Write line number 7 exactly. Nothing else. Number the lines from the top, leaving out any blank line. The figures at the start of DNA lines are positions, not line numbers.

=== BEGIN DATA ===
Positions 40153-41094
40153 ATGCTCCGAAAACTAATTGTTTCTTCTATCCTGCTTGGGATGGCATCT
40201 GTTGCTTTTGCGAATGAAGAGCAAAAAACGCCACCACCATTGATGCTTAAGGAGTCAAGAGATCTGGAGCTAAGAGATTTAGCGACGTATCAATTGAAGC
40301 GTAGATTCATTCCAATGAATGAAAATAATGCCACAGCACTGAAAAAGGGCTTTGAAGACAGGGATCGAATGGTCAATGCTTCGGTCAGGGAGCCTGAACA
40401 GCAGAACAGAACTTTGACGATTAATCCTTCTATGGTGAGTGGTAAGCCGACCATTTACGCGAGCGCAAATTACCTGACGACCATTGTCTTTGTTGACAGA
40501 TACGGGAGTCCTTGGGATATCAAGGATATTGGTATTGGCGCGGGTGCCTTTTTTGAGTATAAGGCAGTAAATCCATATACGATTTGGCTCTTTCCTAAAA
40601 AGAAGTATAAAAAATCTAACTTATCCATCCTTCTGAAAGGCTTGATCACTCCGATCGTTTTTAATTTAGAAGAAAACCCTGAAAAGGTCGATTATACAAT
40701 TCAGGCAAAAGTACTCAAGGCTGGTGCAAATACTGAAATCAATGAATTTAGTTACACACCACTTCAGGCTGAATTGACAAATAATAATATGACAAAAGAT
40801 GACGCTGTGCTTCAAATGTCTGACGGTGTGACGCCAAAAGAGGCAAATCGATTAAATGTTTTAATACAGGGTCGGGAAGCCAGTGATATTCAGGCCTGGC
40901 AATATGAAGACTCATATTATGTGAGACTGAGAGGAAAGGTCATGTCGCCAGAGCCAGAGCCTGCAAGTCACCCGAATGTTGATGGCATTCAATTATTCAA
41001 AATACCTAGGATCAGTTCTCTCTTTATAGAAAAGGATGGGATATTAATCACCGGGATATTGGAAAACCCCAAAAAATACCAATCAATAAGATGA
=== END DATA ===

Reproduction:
40601 AGAAGTATAAAAAATCTAACTTATCCATCCTTCTGAAAGGCTTGATCACTCCGATCGTTTTTAATTTAGAAGAAAACCCTGAAAAGGTCGATTATACAAT